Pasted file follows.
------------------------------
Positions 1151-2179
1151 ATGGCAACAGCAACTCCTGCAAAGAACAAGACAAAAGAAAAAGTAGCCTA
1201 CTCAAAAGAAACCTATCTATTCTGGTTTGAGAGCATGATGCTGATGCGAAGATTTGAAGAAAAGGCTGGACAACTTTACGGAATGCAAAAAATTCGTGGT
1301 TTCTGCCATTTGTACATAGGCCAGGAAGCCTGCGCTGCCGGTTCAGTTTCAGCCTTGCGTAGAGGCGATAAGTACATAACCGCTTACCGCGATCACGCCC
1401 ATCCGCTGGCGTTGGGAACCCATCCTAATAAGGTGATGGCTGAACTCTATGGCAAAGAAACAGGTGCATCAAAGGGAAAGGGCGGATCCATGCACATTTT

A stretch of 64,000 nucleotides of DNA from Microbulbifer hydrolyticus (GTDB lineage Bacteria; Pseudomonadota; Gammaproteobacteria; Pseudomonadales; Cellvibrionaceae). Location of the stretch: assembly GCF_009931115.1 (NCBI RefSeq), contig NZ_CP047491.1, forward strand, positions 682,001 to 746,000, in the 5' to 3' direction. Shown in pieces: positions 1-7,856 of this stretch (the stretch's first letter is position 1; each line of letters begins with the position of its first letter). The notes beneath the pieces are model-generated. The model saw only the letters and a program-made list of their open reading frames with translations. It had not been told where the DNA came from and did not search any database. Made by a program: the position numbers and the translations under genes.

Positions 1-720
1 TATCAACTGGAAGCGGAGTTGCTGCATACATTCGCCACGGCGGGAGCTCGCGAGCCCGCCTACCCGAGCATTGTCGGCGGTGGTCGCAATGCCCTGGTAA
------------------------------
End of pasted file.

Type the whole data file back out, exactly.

Positions 1151-2179
1151 ATGGCAACAGCAACTCCTGCAAAGAACAAGACAAAAGAAAAAGTAGCCTA
1201 CTCAAAAGAAACCTATCTATTCTGGTTTGAGAGCATGATGCTGATGCGAAGATTTGAAGAAAAGGCTGGACAACTTTACGGAATGCAAAAAATTCGTGGT
1301 TTCTGCCATTTGTACATAGGCCAGGAAGCCTGCGCTGCCGGTTCAGTTTCAGCCTTGCGTAGAGGCGATAAGTACATAACCGCTTACCGCGATCACGCCC
1401 ATCCGCTGGCGTTGGGAACCCATCCTAATAAGGTGATGGCTGAACTCTATGGCAAAGAAACAGGTGCATCAAAGGGAAAGGGCGGATCCATGCACATTTT

A stretch of 64,000 nucleotides of DNA from Microbulbifer hydrolyticus (GTDB lineage Bacteria; Pseudomonadota; Gammaproteobacteria; Pseudomonadales; Cellvibrionaceae). Location of the stretch: assembly GCF_009931115.1 (NCBI RefSeq), contig NZ_CP047491.1, forward strand, positions 682,001 to 746,000, in the 5' to 3' direction. Shown in pieces: positions 1-7,856 of this stretch (the stretch's first letter is position 1; each line of letters begins with the position of its first letter). The notes beneath the pieces are model-generated. The model saw only the letters and a program-made list of their open reading frames with translations. It had not been told where the DNA came from and did not search any database. Made by a program: the position numbers and the translations under genes.

Positions 1-720
1 TATCAACTGGAAGCGGAGTTGCTGCATACATTCGCCACGGCGGGAGCTCGCGAGCCCGCCTACCCGAGCATTGTCGGCGGTGGTCGCAATGCCCTGGTAA